Gold Price Action: What Comes Next

By: Chip Hanlon | Tue, Nov 9, 2004
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The title of this article supposes that last week's move in the metal through $430 did indeed constitute a technical breakout that will allow for a big move to the upside. Even having an article titled "Gold Breakout Imminent?" recently, I'd actually still like to see a little more carry-through into the high $430's as evidence that this isn't just a head-fake, but for now we'll suppose that gold is starting what will end up as a run toward $500/ounce.

Should that rally occur, what should gold investors then expect?

For a possible answer, below is a 2-year chart of gold over the course of 2002-2003; I highlight it for a look at the action that surrounded gold's first important breakout in its current bull market at $325-$330. As can clearly be seen in the graph below, the breakout in December of 2002 led to a furious rally to approximately $390/ounce:

What I suspect many investors have by now forgotten is the sharp pullback that followed; as can also be seen, the metal retraced that entire advance, retreating back into the mid-$320's.

This is classic technical action - classic. Those who have read more than a few of my commentaries know that I'm a technical analyst first (even my fundamental conclusions are driven by what I see in the charts) and I can't tell you how many times I have seen such action. Did that pullback change the long-term bullish trend for gold? Not in the least - it merely served to shakeout short-term speculators and weak holders of the metal... the area that had loomed for so long as resistance then acted as support.

So, you may be asking: is Hanlon suggesting we're going to see a quick spurt toward the $500 level, then a pullback all the way back here to $430 or so? My answer is that the advice in my last essay still stands, that investors who don't yet own gold, but want to, shouldn't get cute in trying to save a few dollars by picking some clever pullback. Those investors need to take action and simply get in.

However, so long-term holders might have a better chance of holding through the volatility that could very well be seen during this precious metals bull market, here are some thoughts as to why we may indeed see a sharp breakout and pullback in gold much like we did a couple of years ago.

What most makes me continue to think a big run in gold is nigh is the breakdown we saw last week in the dollar (see chart below):

The break to a new short-term low below 85 on the U.S. Dollar Index is clear to see, but I think investors need to keep one more chart in mind:

A long-term chart of the dollar shows something very important: there is huge, I mean HUGE, dollar support near 80 on that same index, an area where a massive triple-bottom was built over the course of 5 years on the early 1990's.

If I'm right, the dollar's breakdown will lead it to push down toward the 80 level, but I do not believe for a second that this support zone will go down without a fight. A near-term dollar breakdown concurrent with a big spurt higher in gold is likely. But a technical pullback in gold like the one we saw two years ago, a surprisingly large retrenchment back to the $430 level, could also easily occur as the dollar mounts a counter-rally off that 80 level.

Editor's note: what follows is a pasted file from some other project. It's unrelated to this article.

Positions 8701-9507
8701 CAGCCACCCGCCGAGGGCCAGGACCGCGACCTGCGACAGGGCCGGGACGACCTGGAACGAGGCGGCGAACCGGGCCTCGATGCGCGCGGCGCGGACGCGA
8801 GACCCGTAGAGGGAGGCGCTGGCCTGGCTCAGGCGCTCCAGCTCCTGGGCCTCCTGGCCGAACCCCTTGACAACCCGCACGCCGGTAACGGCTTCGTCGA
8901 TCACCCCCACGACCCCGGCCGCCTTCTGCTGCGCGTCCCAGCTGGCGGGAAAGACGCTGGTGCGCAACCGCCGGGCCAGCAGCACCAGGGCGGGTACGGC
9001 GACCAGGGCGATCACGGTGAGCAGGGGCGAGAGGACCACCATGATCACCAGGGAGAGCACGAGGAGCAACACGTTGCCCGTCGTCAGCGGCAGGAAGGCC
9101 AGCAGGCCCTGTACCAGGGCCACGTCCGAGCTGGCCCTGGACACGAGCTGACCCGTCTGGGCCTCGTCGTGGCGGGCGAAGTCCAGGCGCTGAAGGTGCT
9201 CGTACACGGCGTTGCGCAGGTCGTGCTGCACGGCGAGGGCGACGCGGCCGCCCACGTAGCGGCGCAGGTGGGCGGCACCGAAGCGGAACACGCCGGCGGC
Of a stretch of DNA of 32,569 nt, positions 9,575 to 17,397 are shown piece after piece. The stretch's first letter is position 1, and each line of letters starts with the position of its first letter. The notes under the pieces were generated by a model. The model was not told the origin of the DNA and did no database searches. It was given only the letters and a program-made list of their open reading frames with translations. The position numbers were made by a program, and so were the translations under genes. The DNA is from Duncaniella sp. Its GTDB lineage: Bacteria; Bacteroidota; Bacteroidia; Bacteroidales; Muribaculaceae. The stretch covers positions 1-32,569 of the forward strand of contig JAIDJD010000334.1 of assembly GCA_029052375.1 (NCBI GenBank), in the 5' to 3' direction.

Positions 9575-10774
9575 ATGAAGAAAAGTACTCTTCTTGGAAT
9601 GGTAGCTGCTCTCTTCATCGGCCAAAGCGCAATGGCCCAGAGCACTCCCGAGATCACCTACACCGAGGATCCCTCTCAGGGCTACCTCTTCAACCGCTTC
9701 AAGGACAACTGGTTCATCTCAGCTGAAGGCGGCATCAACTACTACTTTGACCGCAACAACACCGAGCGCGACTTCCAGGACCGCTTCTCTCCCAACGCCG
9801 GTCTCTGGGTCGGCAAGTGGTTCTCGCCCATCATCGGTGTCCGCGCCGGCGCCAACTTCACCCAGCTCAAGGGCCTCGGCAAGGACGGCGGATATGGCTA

Now, I know it's hard to imagine what could allow the dollar to mount a meaningful rally from here; heck, we're even seeing some of the mainstream Wall Street firms warn that the dollar might be due for a fall... they're 3 years and a 30% decline late to the party, of course, but thanks for the warning, guys.

Indeed, this is precisely what makes me suspect we will see a powerful, unforeseen counter-rally in our currency as it reaches that 80 level -there are a few too many people joining the weak dollar party. If I don't like such sentiment when I see it in the stock market, then even as a long-term dollar bear I have to approach the developing situation honestly, remind myself that no market moves in a straight line and acknowledge that a few too many folks are promising a dollar meltdown at present.

Again, let me state clearly: it should not be at all comforting to gold bulls (dollar bears) that mainstream Wall Street analysts are noticing the trend; aside from the thought-provoking Stephen Roach, I am not aware of a single mainstream "strategist" that has an ounce of credibility on the subject. This sudden awareness suggests that it's getting late in the dollar's current down-leg and that Wall Street's analysts should, as usual, be utilized by investors as the reliable contrary indicators they tend to be. They probably need to be shaken out by a counter-rally before the next big dollar down-leg materializes; how this may play out is simply a little too far out to predict... we'll have to analyze that situation as it approaches.

For now, though, back to the implications for gold: we're certainly dealing with less chart resistance in the metal from here on up than it has had to face in the last couple of years, so maybe my thesis will prove incorrect and it'll just keep running. This thought, in fact, is precisely why my point from last week still holds. I repeat: don't get cute, get at least some exposure to gold NOW.

Keep in mind, however, that this article is being written largely in an effort to help those that want to hold gold as a long-term investment stick with it in coming months by preparing them for the volatility we will almost certainly face.


Chip Hanlon

Author: Chip Hanlon

Chip Hanlon
Euro Pacific Capital, Inc.

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